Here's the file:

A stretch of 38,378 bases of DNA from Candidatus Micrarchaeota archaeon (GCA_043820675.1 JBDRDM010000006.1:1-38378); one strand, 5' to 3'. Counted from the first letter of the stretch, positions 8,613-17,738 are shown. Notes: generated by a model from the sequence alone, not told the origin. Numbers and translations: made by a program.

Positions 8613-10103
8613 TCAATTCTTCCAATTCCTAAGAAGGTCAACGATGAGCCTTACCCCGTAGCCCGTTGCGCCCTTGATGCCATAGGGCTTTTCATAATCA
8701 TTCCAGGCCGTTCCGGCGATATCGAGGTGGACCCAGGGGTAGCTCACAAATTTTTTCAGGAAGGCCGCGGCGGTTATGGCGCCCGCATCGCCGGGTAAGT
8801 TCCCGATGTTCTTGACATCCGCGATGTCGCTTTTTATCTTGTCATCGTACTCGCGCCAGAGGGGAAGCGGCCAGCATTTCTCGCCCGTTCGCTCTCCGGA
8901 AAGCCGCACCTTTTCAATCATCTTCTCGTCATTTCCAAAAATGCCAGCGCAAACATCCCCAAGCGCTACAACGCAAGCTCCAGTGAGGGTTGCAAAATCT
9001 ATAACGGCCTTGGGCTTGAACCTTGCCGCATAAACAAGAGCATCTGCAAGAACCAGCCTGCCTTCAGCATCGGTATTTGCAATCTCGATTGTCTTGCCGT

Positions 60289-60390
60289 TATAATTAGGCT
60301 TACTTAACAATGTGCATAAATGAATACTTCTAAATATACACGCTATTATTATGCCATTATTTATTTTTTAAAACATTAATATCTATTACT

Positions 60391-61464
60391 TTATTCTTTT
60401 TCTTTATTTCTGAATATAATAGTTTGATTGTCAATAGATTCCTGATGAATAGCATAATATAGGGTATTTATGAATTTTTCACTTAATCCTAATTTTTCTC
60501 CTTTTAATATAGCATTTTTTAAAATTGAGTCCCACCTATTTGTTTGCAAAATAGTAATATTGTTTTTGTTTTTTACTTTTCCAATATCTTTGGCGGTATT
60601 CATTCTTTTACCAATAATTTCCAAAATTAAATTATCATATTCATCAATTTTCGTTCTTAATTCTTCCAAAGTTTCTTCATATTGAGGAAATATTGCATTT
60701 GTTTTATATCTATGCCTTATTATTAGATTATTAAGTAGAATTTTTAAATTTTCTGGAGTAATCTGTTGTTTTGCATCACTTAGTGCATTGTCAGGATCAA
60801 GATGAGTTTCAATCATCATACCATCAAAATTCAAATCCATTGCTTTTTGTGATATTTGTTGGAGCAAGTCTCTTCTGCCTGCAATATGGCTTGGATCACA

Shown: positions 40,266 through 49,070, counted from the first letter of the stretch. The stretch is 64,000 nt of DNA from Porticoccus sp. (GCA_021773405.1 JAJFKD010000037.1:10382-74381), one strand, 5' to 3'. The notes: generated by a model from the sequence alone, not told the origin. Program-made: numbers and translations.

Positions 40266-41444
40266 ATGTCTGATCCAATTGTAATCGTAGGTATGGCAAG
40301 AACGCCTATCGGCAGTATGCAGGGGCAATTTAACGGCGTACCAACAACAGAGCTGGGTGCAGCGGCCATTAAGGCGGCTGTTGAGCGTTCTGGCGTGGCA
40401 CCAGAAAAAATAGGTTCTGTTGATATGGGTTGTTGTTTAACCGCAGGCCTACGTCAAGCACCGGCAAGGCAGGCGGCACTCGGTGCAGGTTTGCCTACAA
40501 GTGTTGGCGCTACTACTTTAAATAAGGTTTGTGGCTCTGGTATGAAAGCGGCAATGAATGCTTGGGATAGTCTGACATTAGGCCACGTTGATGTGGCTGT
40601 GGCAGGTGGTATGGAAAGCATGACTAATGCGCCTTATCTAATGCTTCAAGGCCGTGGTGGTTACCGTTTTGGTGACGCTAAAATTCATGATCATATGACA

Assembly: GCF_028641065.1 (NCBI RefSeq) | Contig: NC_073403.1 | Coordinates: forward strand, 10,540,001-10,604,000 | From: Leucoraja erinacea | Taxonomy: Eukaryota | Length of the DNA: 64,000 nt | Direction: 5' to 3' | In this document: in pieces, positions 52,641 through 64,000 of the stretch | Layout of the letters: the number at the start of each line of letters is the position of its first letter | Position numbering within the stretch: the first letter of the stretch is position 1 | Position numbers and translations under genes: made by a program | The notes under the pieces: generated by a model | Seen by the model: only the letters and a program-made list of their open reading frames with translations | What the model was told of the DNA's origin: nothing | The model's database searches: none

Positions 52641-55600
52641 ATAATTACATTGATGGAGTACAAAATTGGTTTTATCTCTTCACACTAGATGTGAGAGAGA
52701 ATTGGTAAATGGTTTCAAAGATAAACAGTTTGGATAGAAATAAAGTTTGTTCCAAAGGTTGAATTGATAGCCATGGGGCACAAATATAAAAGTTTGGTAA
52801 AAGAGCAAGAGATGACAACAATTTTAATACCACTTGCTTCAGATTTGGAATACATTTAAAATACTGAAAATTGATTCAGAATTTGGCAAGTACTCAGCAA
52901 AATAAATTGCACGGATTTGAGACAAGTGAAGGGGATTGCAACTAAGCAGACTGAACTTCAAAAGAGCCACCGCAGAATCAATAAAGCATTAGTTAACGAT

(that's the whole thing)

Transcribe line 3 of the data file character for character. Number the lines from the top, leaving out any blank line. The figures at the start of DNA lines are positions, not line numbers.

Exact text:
8613 TCAATTCTTCCAATTCCTAAGAAGGTCAACGATGAGCCTTACCCCGTAGCCCGTTGCGCCCTTGATGCCATAGGGCTTTTCATAATCA